Canadian ISIS sympathizer killed by police
2016-08-12 08:58:00

OTTAWA, Aug.11 -- A suspected ISIS sympathizer was killed in the southern Ontario town of Strathroy by Royal Canadian Mounted Police (RCMP) Wednesday night hours after RCMP warned a potential terrorist threat, according to CBC Thursday.

The ISIS sympathizer named Aaron Driver, 24, was killed inside a home in the town of Strathroy, some 220 kilometres west of Toronto. He was well known to Canadian intelligence and police officials for his support for the Islamist terrorist group.

Driver was shot to death after he detonated a device that wounded himself and one other person.

The Canadian Press reported that Driver allegedly planned to use a bomb to carry out a suicide attack in a public area.

"The RCMP received credible information of a potential terrorist threat," an RCMP statement said Wednesday evening. "A suspect was identified and the proper course of action has been taken to ensure that there is no danger to the public's safety."

Maria Pereira, who lives next door to Driver's home where RCMP shot and killed Driver, said heard a loud explosion coming from her neighbour's yard Monday afternoon. and then she called police.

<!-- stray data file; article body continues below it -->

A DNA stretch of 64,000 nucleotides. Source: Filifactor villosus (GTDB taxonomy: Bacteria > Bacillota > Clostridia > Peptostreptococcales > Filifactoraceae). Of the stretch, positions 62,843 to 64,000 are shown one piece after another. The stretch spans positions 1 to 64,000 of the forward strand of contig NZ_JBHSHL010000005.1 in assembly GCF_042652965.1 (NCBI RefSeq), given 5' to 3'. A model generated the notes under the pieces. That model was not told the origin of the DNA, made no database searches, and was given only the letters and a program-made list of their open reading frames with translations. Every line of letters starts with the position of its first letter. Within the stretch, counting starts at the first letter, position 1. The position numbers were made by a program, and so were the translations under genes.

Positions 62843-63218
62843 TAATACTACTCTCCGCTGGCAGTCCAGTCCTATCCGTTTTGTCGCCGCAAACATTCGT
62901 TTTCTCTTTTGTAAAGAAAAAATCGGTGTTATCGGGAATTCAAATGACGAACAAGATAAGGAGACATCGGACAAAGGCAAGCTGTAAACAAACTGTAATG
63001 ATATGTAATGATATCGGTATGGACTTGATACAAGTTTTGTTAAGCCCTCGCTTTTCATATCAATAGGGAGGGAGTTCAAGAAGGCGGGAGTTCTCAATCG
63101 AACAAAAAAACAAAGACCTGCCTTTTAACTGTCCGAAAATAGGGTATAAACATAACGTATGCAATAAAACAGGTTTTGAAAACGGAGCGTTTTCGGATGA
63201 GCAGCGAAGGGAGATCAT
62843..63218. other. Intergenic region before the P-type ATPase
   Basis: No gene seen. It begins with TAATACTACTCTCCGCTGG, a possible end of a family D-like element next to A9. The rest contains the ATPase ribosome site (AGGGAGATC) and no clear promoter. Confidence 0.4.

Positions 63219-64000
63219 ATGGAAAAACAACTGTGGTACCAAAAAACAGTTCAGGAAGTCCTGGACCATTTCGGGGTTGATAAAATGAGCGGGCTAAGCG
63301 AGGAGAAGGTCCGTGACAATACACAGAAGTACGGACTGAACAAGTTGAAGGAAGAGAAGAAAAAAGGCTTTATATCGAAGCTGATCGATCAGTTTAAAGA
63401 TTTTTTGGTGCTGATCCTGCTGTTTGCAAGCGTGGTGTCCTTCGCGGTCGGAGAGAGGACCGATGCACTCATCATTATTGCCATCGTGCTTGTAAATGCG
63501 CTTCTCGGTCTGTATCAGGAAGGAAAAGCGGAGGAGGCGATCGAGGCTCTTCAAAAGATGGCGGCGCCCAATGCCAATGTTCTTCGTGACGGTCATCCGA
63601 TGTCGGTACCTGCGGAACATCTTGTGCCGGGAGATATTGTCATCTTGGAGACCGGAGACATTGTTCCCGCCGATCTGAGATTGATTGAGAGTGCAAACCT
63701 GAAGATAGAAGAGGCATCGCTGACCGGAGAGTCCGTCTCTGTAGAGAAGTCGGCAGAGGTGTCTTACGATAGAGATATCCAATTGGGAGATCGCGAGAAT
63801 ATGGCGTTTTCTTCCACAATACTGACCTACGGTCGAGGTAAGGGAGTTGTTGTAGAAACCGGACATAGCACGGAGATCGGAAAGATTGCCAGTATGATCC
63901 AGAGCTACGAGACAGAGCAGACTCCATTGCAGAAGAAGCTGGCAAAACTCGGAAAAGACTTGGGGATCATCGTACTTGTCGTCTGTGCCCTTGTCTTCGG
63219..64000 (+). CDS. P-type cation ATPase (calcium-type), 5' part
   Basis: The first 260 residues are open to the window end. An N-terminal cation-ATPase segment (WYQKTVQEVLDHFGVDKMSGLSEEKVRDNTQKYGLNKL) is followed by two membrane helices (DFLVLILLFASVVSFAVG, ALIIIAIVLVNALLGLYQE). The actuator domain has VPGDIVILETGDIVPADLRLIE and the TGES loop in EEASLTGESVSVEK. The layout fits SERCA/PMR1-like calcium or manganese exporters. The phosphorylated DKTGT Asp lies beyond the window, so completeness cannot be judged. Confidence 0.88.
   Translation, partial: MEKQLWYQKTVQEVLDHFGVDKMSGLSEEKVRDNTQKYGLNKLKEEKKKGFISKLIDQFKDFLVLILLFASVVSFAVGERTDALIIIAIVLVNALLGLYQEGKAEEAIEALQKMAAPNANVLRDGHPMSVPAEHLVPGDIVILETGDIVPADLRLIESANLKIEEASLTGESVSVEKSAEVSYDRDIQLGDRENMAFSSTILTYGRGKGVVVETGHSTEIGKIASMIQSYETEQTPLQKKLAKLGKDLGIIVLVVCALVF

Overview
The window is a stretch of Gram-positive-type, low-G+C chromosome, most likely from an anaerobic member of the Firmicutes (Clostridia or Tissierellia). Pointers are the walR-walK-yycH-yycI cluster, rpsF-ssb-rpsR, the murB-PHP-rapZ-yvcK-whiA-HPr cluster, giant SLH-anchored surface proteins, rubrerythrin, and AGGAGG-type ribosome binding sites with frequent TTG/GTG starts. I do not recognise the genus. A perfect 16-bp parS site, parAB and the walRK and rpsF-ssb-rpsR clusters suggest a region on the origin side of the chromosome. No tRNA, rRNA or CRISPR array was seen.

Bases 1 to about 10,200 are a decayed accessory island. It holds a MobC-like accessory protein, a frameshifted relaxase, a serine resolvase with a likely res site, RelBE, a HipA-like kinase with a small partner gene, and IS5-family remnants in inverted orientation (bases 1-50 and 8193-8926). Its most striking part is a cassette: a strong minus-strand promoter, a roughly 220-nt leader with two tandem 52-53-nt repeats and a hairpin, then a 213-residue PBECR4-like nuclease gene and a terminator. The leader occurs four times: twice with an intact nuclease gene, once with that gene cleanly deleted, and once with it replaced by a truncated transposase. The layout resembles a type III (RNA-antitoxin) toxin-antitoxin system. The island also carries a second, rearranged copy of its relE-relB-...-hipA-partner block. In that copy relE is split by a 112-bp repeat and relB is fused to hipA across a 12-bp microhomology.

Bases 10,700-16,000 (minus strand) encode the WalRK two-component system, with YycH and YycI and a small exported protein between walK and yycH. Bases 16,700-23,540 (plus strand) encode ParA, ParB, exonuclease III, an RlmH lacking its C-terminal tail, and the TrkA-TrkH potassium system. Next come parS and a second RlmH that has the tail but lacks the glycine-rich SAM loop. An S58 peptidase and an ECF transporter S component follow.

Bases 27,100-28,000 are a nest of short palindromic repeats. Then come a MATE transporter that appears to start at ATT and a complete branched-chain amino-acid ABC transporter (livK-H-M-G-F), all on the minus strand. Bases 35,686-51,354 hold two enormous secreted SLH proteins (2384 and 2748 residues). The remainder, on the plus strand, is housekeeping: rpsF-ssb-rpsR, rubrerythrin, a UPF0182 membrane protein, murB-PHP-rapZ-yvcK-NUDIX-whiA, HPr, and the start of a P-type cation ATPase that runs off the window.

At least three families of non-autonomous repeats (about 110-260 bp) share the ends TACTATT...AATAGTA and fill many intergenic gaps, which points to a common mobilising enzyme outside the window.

Driver first caught the attention of the Canadian Security Intelligence Service (CSIS) and RCMP in October 2014 when he was tweeting support for the ISIS under the alias Harun Abdurahman. He also said Michael Zehaf-Bibeau's attack on Parliament Hill in October of that year was justified.

Driver agreed to the conditions of a peace bond when he appeared in a Winnipeg court earlier this year after his arrest in June 2015. He was prohibited from using a computer or cellphone - rules that were to be in place until the end of August.

However, Driver's former lawyer, Leonard Tailleur, told CBC News there was no evidence Driver was directly affiliated with ISIS or any other organization.

Canadian Minister of Public Safety and Emergency Preparedness Ralph Goodale said in a statement that he spoke with the prime minister to confirm that public safety "continues to be properly protected."

Taking all relevant information into account, the national terrorism threat level for Canada remains at "medium," where it has stood since the fall of 2014, Goodale added. Editor:Angela